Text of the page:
A few things to consider about this event… First, the name Jordan, in Hebrew, means destroyer. The river of destruction was separating God’s people from the Promised Land. Next, that river empties into the Dead Sea. Sin and destruction leads to death. Also, the river, when it stopped, heaped up in a pile in the north near the city of Adam. Jesus cuts off the power of sin to bring death all the way back to Adam!  So, how does this relate to our feet and authority illustration? The priests were to carry the ark – which was the symbol of the presence of God on earth. To us, it is Jesus. We are carrying the presence of God Himself with us as we go and have His authority in us to overcome all sin and destruction. 

Another important part of this story that we need to apply is that the river would not stop up until the priests stepped out by faith into the water. They couldn’t wait until the river stopped before they stepped out. They had to have faith that the Lord would honor what He said would happen as they set their feet in the river. We need to not only know we have authority through Christ Jesus but walk as though we have that authority until we see it operate properly. Until we walk, we are not exercising authority. If you are born again, then you are carrying the “ark” with you. You have authority over sin and destruction.  Ask the Holy Spirit to show you if there are areas in your life that you have not exercised the authority we have been given through the work of Jesus!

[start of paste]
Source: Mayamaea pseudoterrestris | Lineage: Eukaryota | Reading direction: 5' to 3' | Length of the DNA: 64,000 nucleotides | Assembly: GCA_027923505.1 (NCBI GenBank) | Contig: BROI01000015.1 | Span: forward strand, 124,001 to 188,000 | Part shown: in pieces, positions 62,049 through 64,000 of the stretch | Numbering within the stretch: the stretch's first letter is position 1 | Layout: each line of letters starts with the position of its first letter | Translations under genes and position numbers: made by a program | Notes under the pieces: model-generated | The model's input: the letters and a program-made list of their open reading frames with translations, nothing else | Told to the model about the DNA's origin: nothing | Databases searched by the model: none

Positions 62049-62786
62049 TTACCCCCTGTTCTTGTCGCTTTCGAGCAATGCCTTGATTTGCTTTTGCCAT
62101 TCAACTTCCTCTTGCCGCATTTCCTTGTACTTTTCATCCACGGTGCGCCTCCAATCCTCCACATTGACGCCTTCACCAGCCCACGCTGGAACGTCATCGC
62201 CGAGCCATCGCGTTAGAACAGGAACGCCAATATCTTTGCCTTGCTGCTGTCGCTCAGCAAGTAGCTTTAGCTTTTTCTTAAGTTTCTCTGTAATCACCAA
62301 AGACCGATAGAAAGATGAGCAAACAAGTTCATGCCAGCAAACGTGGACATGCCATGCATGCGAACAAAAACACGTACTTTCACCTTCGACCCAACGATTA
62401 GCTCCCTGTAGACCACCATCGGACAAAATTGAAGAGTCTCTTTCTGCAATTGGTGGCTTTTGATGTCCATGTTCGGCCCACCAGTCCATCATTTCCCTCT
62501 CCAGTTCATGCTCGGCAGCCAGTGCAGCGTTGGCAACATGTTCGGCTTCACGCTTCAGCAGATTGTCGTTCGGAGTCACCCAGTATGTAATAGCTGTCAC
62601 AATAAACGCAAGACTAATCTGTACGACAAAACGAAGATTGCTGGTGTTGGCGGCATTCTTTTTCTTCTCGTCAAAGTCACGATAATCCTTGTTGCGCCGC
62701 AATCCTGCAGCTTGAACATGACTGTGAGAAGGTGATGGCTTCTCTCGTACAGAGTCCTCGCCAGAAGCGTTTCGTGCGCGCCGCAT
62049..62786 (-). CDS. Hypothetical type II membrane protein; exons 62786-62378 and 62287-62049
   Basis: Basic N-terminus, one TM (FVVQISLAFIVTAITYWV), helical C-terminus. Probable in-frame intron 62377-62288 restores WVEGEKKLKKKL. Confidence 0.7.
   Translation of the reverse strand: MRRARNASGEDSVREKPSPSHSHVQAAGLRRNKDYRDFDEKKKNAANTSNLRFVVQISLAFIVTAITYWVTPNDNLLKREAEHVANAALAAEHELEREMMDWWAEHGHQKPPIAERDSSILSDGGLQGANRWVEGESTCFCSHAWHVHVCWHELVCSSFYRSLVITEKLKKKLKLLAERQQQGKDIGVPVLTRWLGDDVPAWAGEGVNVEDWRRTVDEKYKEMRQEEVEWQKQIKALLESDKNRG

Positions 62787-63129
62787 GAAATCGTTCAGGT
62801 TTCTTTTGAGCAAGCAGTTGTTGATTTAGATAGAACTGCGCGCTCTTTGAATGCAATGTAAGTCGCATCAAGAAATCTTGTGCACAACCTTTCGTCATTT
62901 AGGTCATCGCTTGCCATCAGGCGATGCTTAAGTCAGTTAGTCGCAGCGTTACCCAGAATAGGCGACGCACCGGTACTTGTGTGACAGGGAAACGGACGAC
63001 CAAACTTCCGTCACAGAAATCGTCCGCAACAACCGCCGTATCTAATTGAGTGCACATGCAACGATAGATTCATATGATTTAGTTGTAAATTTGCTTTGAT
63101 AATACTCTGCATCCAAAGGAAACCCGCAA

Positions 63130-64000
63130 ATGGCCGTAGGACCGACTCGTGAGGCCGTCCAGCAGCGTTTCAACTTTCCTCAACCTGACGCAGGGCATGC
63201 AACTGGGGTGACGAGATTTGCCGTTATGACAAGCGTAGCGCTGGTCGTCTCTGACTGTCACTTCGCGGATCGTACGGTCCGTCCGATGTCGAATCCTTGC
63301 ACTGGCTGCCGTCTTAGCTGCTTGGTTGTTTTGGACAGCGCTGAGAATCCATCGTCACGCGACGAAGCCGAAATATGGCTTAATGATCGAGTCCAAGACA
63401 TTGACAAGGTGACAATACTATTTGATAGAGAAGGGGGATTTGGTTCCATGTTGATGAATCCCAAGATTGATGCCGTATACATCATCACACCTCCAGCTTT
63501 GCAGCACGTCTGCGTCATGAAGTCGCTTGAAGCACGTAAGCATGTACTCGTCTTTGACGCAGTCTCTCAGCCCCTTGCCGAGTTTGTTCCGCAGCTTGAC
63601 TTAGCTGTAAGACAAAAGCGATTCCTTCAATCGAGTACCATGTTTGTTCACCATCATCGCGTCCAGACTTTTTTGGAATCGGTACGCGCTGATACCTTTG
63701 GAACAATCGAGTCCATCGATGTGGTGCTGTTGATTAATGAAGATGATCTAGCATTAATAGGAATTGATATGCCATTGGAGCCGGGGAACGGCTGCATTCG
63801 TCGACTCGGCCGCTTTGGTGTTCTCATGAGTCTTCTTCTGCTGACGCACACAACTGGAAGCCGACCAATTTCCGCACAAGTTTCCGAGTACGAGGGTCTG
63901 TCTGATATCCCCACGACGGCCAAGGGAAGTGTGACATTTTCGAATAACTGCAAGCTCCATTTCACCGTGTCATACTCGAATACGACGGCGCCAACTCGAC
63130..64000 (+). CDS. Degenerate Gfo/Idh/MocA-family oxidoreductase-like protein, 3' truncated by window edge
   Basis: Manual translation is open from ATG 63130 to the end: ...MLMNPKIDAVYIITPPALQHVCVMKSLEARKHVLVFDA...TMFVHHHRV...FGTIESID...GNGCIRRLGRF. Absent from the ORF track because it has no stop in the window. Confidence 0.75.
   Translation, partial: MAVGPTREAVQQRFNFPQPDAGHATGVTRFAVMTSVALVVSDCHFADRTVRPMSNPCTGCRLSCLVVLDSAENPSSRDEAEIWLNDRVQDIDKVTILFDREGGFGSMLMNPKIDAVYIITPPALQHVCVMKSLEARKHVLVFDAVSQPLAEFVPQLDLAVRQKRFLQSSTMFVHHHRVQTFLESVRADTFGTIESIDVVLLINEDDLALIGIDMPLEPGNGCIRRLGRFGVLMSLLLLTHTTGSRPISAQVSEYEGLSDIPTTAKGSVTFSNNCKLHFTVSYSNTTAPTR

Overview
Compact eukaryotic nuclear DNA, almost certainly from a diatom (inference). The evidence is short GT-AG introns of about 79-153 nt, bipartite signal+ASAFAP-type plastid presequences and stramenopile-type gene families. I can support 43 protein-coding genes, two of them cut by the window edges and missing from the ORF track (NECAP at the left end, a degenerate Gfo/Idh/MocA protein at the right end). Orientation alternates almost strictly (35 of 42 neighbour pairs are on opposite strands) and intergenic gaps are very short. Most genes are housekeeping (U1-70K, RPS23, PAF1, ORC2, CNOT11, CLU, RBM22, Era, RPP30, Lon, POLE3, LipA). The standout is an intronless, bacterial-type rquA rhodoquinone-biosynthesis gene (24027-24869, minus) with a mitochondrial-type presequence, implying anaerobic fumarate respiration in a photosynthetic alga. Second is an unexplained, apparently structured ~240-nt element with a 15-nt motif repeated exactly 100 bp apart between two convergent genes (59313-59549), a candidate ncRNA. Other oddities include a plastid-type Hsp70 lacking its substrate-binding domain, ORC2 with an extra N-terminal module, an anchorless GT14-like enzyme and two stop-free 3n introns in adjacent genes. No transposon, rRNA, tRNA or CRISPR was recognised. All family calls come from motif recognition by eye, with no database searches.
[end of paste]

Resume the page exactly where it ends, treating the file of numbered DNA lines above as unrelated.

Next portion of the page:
To listen to the entire sermon go to and click on online media.  To learn more about Living Word Ahwatukee, visit

Wednesday, April 17, 2013

What Happened at the Cross Part 4

Last Sunday we continued the “What Happened at the Cross?” series. We discussed the significance of the piercing of His hands. Jesus’ hands and feet are the two things that are actually physically attached to the cross. I believe this brings additional emphasis to their importance.  First, consider that the hands nailed to that cross are the hands mentioned in Psalm 8 – whose work built the entire universe. He chose to allow them to be nailed to the cross for our sake! 

The hands are symbolic of our ability to produce. Part of the curse in Genesis 3:17-19 is that our work becomes tedious and grueling and fruitless. But Galatians 3:13 tells us that Jesus redeemed us from the curse – specifically the curse of the law. The law was all about fruitless work. The work under the law was never-ending.  Adam was given work to do before the curse.  Work was supposed to be productive and meaningful though.  Deuteronomy 28:1-13 describes a blessing for first the Jews and now us (as Jesus has made us partakers in the blessing of Abraham). First, in verses 1 and 2, there is a qualifier to this blessing - -that we are fully obedient to the law. None of them were and none of us are. But Jesus fulfilled the law for us and we are IN HIM.